10

Looking next at the trust action under F.R. 23(b) the rule would seem properly inclusive of all owners of shares of stock in an ordinary common sense way without technical legal distinctions of title, interest, and the like. Here both Judge Smith and Judge Waterman have developed the point so well that I can add nothing. I therefore express regret at what seems a dismemberment of useful rules of procedure, and suggest that amendment or change ought to come from the Supreme Court in the exercise of its rule-making functions and upon report from the advisory committee or committees authorized by recent legislation, rather than from an appellate court reviewing a particular case. Consequently I dissent.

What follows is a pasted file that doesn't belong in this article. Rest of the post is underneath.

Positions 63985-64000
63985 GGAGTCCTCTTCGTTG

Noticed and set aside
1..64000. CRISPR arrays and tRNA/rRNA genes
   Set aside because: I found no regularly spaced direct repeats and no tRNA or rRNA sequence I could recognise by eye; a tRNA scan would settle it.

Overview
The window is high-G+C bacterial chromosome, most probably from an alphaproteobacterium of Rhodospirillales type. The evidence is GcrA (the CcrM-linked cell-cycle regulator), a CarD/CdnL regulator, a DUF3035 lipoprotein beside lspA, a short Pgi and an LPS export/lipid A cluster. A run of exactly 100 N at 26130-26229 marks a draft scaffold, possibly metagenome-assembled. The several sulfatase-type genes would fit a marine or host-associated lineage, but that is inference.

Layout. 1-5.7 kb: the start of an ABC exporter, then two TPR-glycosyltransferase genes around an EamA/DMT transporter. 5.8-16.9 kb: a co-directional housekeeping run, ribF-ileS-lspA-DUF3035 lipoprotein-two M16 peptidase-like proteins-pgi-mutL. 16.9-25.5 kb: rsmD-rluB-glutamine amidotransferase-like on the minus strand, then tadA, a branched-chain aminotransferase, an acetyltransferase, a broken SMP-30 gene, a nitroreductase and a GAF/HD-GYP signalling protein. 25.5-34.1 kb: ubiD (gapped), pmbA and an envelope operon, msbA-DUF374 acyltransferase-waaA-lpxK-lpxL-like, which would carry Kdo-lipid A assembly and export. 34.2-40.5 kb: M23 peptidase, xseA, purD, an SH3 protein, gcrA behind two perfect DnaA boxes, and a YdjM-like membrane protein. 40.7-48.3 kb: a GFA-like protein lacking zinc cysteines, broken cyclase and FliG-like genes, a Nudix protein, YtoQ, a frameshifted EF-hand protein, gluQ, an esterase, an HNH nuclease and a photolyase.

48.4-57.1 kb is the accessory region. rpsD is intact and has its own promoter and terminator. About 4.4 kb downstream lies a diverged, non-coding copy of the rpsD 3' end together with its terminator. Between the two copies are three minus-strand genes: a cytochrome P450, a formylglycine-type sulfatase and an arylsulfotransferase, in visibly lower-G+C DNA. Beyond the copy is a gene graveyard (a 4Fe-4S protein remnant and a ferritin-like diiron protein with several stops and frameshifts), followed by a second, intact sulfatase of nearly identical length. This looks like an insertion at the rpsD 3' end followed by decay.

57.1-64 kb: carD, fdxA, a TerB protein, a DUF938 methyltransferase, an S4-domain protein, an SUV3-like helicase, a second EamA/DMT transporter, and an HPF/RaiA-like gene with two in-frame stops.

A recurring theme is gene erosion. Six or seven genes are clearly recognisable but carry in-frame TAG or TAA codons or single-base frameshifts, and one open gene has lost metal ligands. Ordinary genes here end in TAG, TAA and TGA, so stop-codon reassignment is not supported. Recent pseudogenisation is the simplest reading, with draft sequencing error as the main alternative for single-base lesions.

11

WATERMAN, Circuit Judge.

12

With Chief Judge CLARK I favored reconsideration en banc. I reaffirm the content of my dissenting opinion, 270 F.2d 365, at pages 375-378.

On Petition for Rehearing

13

WATERMAN, Circuit Judge.

14

I dissent. I would grant the petition for rehearing.

1

Text writers seem rather agreed that the fullest potentialities of the class suit have not been realized; and they urge its extension, as indeed we noted in Dickinson v. Burnham, 2 Cir., 197 F.2d 973, 979, and note 4, certiorari denied 344 U.S. 875, 73 S.Ct. 169, 97 L.Ed. 678